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  • Writer's pictureTaryn Abrahams

Is Quiet Quitting Real?

Does Your Culture Deliver on Your Promises or Disappoint?

In the wake of the Great Resignation, many workplaces are revitalizing their employee value propositions and making promises to their people. For example, some companies assure employees that they'll prioritize worker wellbeing and implement employee assistance programs. With these promises in place, many employees and job candidates have felt renewed hope, optimism and excitement about what their workplace could provide: flexibility, an inspiring mission and managers who genuinely care about their wellbeing.

But here's the problem: If employees perceive workplace promises as an illusion, it's only a matter of time before hopeful workers become discouraged. Experiences must follow brand promises. Experiences are born of culture. If there's a misalignment between your culture and what your employer brand has promised, employees either leave the organization or quietly do the bare minimum.

Touted to be caused by burn-out, quiet quitting is about emotionally disengaging from one’s work and not wanting to do anything beyond the stipulated scope and timing and yet physically and contractually staying employed. The phenomenon of quiet quitting is not new.

A human approach to resolving a problem like quiet quitting could be to understand, resolve and even pre-emptively address the cause. Like in the case of most physical, professional and social anomalies the cause lies in the psyche of the individuals, a greater part of which is hidden in the sub conscious. Yes, what seems to be a social issue could actually be an outcome of some mental health issues.

To address quiet quitting, it’s essential to understand its causes. In my experience working with a variety of businesses in multiple industries, quiet quitting can happen in just about any company at just about any level of business. I’ve noticed that most businesses go through life cycles in which changes happen. Sometimes it’s when a business expands or consolidates its footprint. Other times it’s when a business adds new services or products or changes its business model. Whatever the case, when changes occur, you can expect a period of uncertainty and a decline in work and profits.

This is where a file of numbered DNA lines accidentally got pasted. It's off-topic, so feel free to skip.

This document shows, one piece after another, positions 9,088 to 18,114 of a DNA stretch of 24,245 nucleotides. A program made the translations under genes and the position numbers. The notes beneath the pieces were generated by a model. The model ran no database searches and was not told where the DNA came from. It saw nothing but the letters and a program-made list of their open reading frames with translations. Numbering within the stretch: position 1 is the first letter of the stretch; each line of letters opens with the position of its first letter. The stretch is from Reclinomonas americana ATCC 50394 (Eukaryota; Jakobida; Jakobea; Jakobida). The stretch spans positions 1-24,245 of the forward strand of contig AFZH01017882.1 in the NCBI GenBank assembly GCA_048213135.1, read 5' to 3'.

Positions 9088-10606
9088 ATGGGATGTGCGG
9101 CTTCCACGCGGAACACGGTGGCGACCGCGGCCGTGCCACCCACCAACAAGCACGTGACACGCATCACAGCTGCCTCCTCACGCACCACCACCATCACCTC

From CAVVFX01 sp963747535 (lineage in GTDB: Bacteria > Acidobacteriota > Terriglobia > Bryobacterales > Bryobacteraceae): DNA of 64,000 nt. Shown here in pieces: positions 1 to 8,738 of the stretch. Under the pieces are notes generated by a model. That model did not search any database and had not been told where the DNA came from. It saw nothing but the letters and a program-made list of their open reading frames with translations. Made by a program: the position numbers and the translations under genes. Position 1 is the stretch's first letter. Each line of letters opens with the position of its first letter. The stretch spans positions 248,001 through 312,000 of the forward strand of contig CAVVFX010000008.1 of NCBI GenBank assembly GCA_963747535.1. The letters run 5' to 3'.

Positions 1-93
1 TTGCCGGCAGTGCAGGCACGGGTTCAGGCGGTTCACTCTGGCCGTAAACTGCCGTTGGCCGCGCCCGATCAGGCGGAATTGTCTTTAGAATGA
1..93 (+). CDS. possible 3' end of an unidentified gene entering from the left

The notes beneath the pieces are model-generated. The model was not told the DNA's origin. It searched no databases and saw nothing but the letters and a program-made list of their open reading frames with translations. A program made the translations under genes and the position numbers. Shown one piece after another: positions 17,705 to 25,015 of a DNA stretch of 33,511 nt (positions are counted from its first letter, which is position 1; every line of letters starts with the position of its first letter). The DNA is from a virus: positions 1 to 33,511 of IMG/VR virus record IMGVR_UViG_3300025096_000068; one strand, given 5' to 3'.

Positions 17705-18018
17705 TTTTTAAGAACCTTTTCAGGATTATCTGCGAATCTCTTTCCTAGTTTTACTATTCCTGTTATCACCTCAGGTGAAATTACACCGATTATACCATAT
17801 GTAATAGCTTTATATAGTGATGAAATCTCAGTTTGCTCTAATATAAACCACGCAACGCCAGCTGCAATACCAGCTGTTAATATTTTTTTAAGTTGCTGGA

It’s during these periods that I believe businesses are most at risk of employees becoming quiet quitters. A business should strive to come out of its low period with momentum. It’s important for business leaders to make improvements, usually in a three- to five-year cycle, to avoid employees losing motivation and faith in the company.

One of the most important elements I’ve observed in addressing quiet quitting is communication among business leaders and their employees. Employers who directly engage their employees could have a better time avoiding quiet quitting or turning things around. Regular check-ins with employees to get a feel for their job satisfaction and keep them informed on the direction, long-term plans and goals of the leadership teams will do a lot to help keep staff members motivated and dedicated. Recognition is also important for many employees and something I’ve seen many business leader's neglect. When your employees’ efforts are acknowledged, they feel like more than just a cog in a machine and that the company’s success is theirs as well.

Another important element for many companies is showing an interest in growth. From my perspective, part of what makes employees lose faith in their employers is uncertainty about the future of the company, which is what I’ve seen when companies make little to no effort to improve or expand. Marketing is a key ingredient to demonstrating a commitment to company longevity, as it shows an interest in bringing in new customers and clients and providing new services.

Without great managers who bring your desired culture to life, your employees could become quiet quitters. And while this quiet quitting may seem like a threat -- it's undoubtedly a problem -- it is fixable. The answer is your culture.

Your culture doesn't need to be perfect. But to attract the best and keep talent from quiet quitting, your promises must match the reality of your culture.


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